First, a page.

U.S. TV star Alicia Lagano has wed her longtime boyfriend. The actress tied the knot with restaurant manager Hector Rendon at the Malibu Lake Mountain Club in Agoura, California on Friday (07Jun13).
The bride wore a strapless gown and pink shoes as she celebrated the special day with friends and family, including Loretta Devine, Rob Mayes and Laura-Leigh - her co-stars from TV drama The Client List.
Lagano has shared photos of the big event on her Twitter.com page.
The couple plans to honeymoon in the Dominican Republic.
Her wedding news comes just days after co-star Jennifer Love Hewitt announced she is engaged to actor boyfriend Brian Hallisay. Hewitt has also revealed she is expecting her new fiance's baby.
Salvador Dalí is often quoted as saying "I don't do drugs I am drugs." Whether or not this is a case of attribution decay it's certainly an appropriate statement for the surreal artist. Although it would be silly to suggest that John Dies at the End is on par with such an influential artist (and the movie will certainly never take over Dalí's monopoly of dorm room posters and assorted ephemera) it definitely feels like taking a trip down the rabbit hole.
Chase Williamson and Rob Mayes star as Dave and John respectively best buds and regular dudes who find themselves face to face with grotesque monsters from alternate dimensions and a panoply of other mind-bending horrors all thanks to a drug nicknamed Soy Sauce. The Sauce is an icky sentient black goop that destroys most of the people who inject it (and those who live will never be the same). When we meet Dave and John they're problem-solvers of a sort; if something weird is happening to you — say you're being harassed by your dead boyfriend — they're the ones to call.
The Sauce didn't kill them; it has given them a certain insight into the twisted nature of the universe. Much to Dave's dismay it chose them to save us from certain doom on a regular basis starting with a gross creature from another dimension called Korrok. It's kind of a bubbly vat of sentient goo with one terrible eyeball and it gains knowledge through osmosis. Naturally Korrok would like to nibble on Dave and John to learn their ways so it and a whole legion of freaky followers can hop into our dimension and take over the world we live in. Before they can do that they have a whole host of other problems to deal with like John's untimely demise for starters.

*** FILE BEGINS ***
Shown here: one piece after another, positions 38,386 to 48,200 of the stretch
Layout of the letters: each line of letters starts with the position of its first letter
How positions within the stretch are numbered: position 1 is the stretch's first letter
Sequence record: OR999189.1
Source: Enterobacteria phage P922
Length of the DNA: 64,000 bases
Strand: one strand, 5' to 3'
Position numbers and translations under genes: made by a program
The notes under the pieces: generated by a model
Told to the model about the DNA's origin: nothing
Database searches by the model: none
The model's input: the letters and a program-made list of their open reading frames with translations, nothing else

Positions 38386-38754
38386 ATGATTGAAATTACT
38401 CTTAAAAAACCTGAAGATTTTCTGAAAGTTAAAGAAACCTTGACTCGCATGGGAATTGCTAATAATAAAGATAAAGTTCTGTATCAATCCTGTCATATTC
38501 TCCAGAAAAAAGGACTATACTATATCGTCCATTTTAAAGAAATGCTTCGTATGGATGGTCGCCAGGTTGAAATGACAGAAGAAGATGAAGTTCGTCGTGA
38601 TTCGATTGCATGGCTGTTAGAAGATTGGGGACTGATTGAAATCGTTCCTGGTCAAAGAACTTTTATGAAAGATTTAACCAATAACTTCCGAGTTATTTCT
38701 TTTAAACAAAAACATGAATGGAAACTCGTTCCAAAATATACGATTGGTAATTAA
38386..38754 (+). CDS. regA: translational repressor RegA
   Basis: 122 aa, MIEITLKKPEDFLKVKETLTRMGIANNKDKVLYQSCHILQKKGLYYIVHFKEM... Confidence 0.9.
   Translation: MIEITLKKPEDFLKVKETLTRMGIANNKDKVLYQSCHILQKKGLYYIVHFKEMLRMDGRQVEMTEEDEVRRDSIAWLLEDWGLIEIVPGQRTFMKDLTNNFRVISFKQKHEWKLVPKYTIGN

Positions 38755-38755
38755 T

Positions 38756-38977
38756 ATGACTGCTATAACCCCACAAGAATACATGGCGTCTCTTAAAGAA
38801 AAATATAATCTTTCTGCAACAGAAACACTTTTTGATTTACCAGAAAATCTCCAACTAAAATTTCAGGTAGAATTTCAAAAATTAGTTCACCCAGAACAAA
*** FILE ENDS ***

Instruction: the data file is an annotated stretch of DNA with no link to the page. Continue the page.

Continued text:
John Dies at the End is a logic puzzle that the viewer has to tease out the meaning of. It benefits from subsequent viewings especially since writer/director Don Coscarelli and author David Wong throw so much at you from the very beginning. (Coscarelli adapted the book for the screen.) It's a hallucinatory midnight movie that is so damn fun it's easy to forgive just how hazy it seems in hindsight. There's also a certain sense of disappointment when Dave and John's mission comes to an end possibly because the two characters and all the weird things they encounter are so entertaining that we hate to leave them.
Coscarelli fans will especially appreciate a small cameo by Angus Scrimm who played the terrifying Tall Man in Coscarelli's Phantasm series as a priest. And any genre lover worth their Sauce will love seeing Doug Jones out of prosthetics (but no less disarming) as a creepy interstellar traveler. Paul Giamatti plays a skeptical journalist who's writing a story about Dave and his misadventures; this narrative is the framing device and ultimately is a bit of a disappointment.
The practical effects have a nice goopy look to them and Coscarelli makes the smart decision to use an animated sequence for some scenes that would have been extraordinarily difficult to create on such a small budget. John Dies at the End is alternately trippy gross and droll and it has a cool B-movie vibe without looking too cheap. Although it's available on demand this would be a fun night out at the movies.